Spotlight Interview: How to Match in Urology (OSU Resident)

A Urology Resident’s Perspective:  From an interview with a urology resident from The Ohio State University in Columbus, Ohio

Part of an interview series entitled, “Specialty Spotlights“, which asks medical students’ most burning questions to physicians of every specialty.  See what doctors from every specialty had to say about why they chose their specialty and how to match in their residency.


  • How competitive is the Urology match?

Urology is one of the more competitive fields.  I think it’s similar to neurosurgery and ENT.  More competetive than general surgery but probably not as competetive as ortho, plastics, or dermatology.


  •  What must a student do to match well in Urology?

The usual stuff like high board scores, honors in your clinical clerkships, and AOA are very common amongst the residents matching in urology. Lacking in one or more of these areas, though, is not a deal breaker.  If you can show programs that you are passionate about field and a hard worker then you still have chance of matching.  This is done with good letters, research in the field, and possibly away rotations (as long as you impress on the away rotation).


  • What are residencies looking for in a Urology applicant?
They are looking for someone who is smart, hard-working, and passionate about urology.   Urology used to have a reputation of being an “all male” club, but that is definitely not the case anymore.  Many females are now going into urology.   Many programs seem to have a lot of residents that are regional, but this may be just due to them receiving more applications from regional medical schools.  This also may be due to the fact that faculty will know regional faculty members better and so letters of recommendations from these faculty members may be more meaningful.


  • What should students look for in a Urology residency?

In general, most people feel that all urology residency programs are going to give you adequate training.  There are some programs that are 6 years versus 5 years.  The 6 year programs either have an additional year of general surgery (so 2 years altogether) or else a year of research.  If you dread doing an extra year of general surgery or research then this is something to consider.  Because it is competetive and there are not a million programs, you do have to be willing to go to programs or cities that you maybe would not consider if you were applying to a less competitive residency.  I think most urology applicants have the “I’m just happy I matched” attitude.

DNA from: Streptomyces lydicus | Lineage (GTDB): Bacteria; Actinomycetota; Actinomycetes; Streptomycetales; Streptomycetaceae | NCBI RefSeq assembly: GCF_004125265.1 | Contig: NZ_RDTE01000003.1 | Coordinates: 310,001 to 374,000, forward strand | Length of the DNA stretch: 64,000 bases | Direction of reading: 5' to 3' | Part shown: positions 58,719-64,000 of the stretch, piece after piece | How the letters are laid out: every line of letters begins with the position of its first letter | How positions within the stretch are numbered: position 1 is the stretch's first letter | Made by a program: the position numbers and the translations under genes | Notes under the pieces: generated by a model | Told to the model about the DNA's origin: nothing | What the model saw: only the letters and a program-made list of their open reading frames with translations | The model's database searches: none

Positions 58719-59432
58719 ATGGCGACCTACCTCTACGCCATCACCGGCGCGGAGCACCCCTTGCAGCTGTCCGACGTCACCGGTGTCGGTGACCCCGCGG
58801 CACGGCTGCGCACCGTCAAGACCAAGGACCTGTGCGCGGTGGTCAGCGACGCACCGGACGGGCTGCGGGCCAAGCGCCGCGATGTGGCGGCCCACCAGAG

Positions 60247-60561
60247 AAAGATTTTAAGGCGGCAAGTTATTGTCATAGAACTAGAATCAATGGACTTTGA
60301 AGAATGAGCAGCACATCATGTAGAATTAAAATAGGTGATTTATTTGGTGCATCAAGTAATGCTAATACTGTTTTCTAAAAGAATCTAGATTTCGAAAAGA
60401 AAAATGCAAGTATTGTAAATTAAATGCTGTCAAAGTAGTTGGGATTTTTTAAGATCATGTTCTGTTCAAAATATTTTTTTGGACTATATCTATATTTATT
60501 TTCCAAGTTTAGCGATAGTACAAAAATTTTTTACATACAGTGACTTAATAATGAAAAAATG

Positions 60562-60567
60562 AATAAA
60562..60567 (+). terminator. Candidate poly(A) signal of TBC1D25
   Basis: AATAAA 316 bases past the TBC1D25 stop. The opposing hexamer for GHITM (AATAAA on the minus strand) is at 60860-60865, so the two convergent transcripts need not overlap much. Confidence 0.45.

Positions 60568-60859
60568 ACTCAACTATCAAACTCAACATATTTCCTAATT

• Do you have any advice on the application, letters of recommendation, personal statements, or how to rank programs?

With the early match, you have to start early.  Unlike other fields, many urology applicants are trying to squeeze in urology rotations and letters out of end of 3rd year and early 4th year.  Make sure you schedule away rotations early, because some fill up, especially in the Summer and early Fall.  At the beginnning of each away rotation let the chair know that you intend to get a letter of recommendation.  It may actually look bad if you do an away roatation and do not get a letter of recommendation out of it.  You do not necessarily have to send the same letters and other information to every program.  I think you are allowed 3-4 letters in your official application, but you can have different letters available to different programs.  So for instance if you have a letter from a former resident at a program, make sure to include that letter to that program.  There are also tricks to get extra letters sent directly to the program if you think that would be beneficial.  Do not hesitate to mail updated CV’s or research information after the application has been sent out directly to programs.  It gives them more information about you and also shows some extra dedication and interest in their program.  I would rank as many programs as you interview with, unless you truly would rather not match than go to a certain program.


  • What do you wish you knew before application/interview season?  

I wish I knew what I was getting into.  Letters, applications, interviews, traveling…there is no way to understand the best way to do it until you actually do it.  Good Luck.


  • What other advice do you have for students applying to Urology residency?

Bring it!


Editor's Note: Applying for residency or preparing for your interviews? I highly recommend First Aid for the Match, The Successful Match: 200 Rules to Succeed in the Residency Match, and The Residency Interview: How To Make the Best Possible Impression .


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